Molly Mirassou’s Studio M in Second Life

Studio M
Studio M

Hi, I’m Molly.  I’d like to invite you to my very first gallery exhibition. I am new to the world of SL photography and through a strange and unexpected series of events, I find myself with a warehouse gallery space for a month, and the need to fill it with (hopefully) beautiful things. I hope you can come for a visit!

So reads the invitation I received from Molly Mirassou concerning her first exhibition in Second Life. As I’m always keen to see work by artists who may not have (yet) had the exposure others have gained through their time in SL, I was only too happy to hop across and take a look.

As the invitation notes, Molly’s exhibition, simply entitled Studio M, can be found inside a large warehouse building rather than the more usual gallery space. Seven large format pieces are displayed against the walls, with the floorspace and a raised wooden area occupied by easel-mounted pieces.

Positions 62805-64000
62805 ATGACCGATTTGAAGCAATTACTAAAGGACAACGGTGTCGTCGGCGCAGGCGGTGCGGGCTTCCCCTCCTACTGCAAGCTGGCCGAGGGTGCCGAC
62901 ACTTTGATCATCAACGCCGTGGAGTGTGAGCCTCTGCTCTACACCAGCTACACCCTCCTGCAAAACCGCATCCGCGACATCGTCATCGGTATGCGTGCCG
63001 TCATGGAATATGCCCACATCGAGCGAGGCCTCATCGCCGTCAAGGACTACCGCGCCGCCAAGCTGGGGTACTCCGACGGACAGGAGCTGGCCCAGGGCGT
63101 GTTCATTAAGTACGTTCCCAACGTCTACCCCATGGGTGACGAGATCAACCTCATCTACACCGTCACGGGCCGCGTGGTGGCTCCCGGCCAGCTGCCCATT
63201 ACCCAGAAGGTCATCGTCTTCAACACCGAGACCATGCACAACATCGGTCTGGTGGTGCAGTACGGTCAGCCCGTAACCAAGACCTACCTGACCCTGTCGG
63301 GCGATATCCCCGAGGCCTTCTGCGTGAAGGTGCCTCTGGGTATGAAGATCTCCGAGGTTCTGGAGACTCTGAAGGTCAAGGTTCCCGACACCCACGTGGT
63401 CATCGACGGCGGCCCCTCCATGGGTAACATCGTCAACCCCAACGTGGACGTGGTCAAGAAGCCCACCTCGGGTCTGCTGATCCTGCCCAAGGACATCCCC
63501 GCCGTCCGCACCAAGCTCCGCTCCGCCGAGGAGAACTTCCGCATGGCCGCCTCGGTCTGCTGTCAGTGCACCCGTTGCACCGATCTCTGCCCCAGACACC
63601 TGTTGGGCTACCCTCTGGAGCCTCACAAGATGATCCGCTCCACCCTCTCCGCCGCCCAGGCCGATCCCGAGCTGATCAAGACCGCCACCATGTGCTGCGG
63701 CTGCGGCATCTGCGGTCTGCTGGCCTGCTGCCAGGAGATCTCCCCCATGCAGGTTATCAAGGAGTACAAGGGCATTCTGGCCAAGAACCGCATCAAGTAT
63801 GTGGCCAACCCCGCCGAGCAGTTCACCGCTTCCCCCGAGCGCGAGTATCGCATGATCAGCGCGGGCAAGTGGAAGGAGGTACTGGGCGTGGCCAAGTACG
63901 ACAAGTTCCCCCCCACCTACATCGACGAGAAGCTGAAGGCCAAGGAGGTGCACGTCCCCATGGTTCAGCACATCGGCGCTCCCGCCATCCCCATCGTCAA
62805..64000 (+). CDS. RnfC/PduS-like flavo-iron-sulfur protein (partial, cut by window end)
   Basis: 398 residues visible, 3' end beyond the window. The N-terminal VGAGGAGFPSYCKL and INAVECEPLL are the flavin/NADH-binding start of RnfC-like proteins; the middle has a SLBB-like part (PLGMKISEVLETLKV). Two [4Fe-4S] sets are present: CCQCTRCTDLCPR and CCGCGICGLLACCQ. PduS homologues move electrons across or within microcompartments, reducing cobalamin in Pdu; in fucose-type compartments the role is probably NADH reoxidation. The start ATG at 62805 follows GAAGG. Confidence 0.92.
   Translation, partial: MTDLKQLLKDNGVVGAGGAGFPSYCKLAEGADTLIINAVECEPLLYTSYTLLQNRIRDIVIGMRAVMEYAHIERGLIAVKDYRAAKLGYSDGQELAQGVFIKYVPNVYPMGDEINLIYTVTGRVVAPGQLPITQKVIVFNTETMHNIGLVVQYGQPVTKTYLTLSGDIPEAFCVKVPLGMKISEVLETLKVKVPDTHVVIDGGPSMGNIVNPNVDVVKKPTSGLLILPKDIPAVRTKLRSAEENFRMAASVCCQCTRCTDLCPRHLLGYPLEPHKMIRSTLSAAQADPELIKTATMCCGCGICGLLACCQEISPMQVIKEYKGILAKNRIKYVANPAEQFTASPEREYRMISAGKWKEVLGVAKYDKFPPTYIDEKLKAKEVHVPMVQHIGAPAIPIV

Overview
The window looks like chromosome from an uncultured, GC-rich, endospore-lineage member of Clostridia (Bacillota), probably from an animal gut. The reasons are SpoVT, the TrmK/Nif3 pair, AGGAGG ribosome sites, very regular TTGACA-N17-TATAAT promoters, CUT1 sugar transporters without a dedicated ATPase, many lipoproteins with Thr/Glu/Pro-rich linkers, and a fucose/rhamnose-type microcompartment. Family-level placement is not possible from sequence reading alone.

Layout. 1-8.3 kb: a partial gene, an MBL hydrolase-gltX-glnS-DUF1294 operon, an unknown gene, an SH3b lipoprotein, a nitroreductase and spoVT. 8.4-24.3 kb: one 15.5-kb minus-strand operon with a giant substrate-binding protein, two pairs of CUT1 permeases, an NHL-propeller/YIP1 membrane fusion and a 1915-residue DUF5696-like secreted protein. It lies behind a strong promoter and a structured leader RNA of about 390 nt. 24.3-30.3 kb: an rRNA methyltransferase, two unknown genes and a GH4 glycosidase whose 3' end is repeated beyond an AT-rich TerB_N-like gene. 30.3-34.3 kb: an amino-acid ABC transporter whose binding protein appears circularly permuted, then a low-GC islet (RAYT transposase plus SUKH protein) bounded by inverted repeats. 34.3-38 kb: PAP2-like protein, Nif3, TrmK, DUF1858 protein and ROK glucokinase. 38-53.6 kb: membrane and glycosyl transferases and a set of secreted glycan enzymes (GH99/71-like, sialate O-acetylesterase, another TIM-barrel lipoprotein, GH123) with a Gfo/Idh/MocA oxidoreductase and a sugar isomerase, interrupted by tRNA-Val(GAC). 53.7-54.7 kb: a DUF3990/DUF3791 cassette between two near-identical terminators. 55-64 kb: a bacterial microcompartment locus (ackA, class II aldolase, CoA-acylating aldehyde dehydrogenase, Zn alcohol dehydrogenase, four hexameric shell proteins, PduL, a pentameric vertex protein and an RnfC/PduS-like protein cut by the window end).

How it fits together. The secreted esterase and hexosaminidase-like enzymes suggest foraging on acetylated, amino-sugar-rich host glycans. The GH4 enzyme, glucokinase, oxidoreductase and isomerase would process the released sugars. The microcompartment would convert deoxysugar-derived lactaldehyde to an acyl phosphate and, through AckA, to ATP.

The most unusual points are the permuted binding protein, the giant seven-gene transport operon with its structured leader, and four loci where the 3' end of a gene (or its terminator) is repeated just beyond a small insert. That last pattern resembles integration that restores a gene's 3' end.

Studio M
Studio M

The pieces on display is a broad mix, from avatar studies (self portraits, I believe), through architectural and art studies (notably Mistero Hifeng’s sculptures, which Molly has photographed to great effect) to landscapes. Most of the pieces appear to have minimal or no post-processing and simply utilise windlight settings. As such, they are refreshingly clean in style, crisply capturing their subjects.

She may be new to SL photography, but Molly clearly has an eye for subject and angle – something which can clearly be seen in the likes of Burning Cathedral (which I believe is a capture of the cathedral at Chouchou), the untitled Studio m alongside it, and, facing them, the powerfully evocative Enough, which can be seen at the top of this article.

Studio M
Studio M

Exhibiting your SL photography can be a daunting proposition – we all harbour doubts and uncertainties about our abilities. Molly, however, shows a definite ability to capture mood and emotion. As such, I’m certain that while this may be her first exhibition, it will not be her last; I’m certainly looking forward to seeing more of her work, and witnessing how her technique develops and the directions in which it might take her. The current exhibition will remain open through until Thursday, March 16th.

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